Scroll down for more photos of Mami Slut by Erin Lee Holland.

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See more photos by Erin Lee Holland.

Behind the Scenes of 90s Nostalgia Trip ‘As You Are’

A few years back, I was asked to style As You Are, Miles Joris-Peyrafitte's new film about young people exploring their sexuality and finding themselves. Set in the early 90s, it stars Owen Campbell, Charlie Heaton, and Amandla Stenberg. The teenage love story was shot in the autumn months on the Hudson River in Upstate New York. 

I've spent much of my career working in and around New York City, so getting the chance to retreat to a small town during one of the most beautiful parts of the year to work on my first big film was an incredible opportunity. We set up shop in this beautiful Victorian house, that served as the sleeping quarters for the crew and also housed the film's art and wardrobe departments. Working, living, eating, and sleeping together in the middle of nowhere really helped us bond. We cooked meals together, helped one another solidify ideas about characteristics of the cast, and had fun when it was time to wind down. We were all in it together, and thats what made it so magical.

It was only natural for me to capture the experience in photographs, which you can see below. I tried to take as many pictures as I could so that I could remember every step of the journey. Looking back at these photos, I know shooting As You Are will always hold a special place in my heart, because of the magical moments shared I with the crew and cast.

As You Are is in theaters now. For details, visit AsYouAre.movie.

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Awol Erizku Was Hot Long Before He Photographed Beyoncé’s Baby Bump

A lot of people are talking about Awol Erizku today for good reason. The photographer shot the most-liked Instagam photo of all time: an immediately iconic image of Beyoncé, pregnant with twins, posed in front of a lush floral arrangement.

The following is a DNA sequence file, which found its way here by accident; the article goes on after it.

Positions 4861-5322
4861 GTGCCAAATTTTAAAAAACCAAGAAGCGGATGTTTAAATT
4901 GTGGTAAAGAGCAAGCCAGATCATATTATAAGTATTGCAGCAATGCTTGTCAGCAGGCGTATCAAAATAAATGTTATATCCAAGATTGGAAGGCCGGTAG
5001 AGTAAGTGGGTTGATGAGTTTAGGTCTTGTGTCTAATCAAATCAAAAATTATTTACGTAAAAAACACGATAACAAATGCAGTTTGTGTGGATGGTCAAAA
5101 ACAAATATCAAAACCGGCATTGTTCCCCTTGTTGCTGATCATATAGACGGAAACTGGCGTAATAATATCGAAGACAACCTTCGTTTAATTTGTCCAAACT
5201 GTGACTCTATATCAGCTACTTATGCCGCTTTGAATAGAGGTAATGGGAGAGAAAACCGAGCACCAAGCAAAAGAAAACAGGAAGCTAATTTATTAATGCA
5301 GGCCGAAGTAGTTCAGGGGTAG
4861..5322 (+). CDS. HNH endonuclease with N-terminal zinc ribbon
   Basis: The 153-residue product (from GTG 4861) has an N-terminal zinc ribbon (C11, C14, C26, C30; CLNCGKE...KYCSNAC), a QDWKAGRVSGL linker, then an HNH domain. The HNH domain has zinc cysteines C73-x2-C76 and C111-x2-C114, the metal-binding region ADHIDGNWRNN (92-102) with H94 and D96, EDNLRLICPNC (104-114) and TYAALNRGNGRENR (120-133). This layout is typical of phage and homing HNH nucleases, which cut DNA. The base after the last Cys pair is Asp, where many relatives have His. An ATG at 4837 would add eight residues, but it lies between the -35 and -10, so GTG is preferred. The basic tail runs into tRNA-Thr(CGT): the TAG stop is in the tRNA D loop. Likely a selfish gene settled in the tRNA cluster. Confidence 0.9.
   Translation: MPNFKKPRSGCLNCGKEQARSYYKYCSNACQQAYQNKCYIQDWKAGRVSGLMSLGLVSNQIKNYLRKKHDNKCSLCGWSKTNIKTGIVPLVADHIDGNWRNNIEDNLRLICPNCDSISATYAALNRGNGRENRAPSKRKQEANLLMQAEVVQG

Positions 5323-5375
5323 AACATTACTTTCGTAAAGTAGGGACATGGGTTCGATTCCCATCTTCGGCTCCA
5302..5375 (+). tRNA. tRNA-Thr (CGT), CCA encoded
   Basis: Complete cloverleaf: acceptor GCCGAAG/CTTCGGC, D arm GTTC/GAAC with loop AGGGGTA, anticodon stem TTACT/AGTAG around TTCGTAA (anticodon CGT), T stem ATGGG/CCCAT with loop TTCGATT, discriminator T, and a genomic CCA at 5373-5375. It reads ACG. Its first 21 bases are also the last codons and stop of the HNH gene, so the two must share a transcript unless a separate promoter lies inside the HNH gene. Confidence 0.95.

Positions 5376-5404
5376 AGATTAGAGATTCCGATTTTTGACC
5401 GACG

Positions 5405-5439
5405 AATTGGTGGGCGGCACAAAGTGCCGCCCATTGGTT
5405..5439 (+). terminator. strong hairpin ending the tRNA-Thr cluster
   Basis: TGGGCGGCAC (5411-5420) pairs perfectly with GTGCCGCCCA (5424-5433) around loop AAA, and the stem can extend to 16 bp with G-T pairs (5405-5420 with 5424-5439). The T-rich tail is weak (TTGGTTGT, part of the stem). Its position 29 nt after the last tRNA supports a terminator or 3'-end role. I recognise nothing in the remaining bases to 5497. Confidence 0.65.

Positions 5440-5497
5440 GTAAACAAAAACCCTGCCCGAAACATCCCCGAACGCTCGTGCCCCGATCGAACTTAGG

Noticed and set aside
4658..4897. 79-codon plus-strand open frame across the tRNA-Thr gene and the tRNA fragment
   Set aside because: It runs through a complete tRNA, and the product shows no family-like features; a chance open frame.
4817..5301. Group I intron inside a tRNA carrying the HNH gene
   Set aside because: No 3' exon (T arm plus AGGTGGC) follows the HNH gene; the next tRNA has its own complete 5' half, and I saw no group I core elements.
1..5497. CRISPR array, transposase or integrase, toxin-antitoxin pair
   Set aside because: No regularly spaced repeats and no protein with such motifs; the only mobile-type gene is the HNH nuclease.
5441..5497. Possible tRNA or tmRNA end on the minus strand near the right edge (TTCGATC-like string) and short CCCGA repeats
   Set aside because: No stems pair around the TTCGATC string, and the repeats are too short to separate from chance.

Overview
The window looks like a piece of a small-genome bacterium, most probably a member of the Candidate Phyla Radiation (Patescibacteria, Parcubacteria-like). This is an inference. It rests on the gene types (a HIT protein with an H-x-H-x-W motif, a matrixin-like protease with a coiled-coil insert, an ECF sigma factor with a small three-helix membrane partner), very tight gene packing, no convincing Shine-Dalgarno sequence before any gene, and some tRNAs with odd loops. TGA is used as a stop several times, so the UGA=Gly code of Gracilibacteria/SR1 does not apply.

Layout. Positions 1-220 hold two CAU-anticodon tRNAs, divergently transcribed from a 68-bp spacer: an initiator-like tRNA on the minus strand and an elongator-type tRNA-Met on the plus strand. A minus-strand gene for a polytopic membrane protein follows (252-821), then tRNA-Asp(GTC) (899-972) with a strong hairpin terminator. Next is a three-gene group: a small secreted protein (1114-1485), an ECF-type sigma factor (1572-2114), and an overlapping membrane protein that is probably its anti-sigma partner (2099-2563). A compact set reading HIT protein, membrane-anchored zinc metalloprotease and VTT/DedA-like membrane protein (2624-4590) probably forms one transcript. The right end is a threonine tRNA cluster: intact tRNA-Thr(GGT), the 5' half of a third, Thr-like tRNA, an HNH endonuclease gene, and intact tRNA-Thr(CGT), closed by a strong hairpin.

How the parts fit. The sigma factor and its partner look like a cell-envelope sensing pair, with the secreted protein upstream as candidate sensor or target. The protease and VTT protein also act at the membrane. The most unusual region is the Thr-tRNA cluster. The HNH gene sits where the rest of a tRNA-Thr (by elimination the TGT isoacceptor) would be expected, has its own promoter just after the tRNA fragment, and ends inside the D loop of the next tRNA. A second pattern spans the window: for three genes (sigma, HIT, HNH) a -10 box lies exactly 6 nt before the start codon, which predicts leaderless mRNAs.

This photo was not just viral but important—both for it's arresting beauty and rare universal acclaim—and it's no surprise that Awol did it. VICE has worked with the young photographer for years, and it was always apparent to us that he was bound for greatness. What the world is seeing today on Beyoncé's Instagram and Beyonce.com—where there are more striking and elegant portraits by Awol—is merely the tip of the iceberg.  

From readymade objects to short films to paintings to mixtapes, Awol has been using every medium available to him to bring beauty into this world. His unique vision is always smart, colorful, and rooted in both art history and the African diaspora. We feel very lucky and are immensely proud that Awol has used VICE as a platform in the past to showcase his work. 

Below are some of our favorite Awol Erizku photos that have graced the print pages of VICE magazine and the webpages of VICE.com, typically paired with the words of VICE Senior Editor Wilbert L. Cooper. The photos below were taken from Awol and Wilbert's nostalgia-driven piece on black barbershops, their forward-looking piece on black masculinity, and their contemporary piece on black death and fatherhood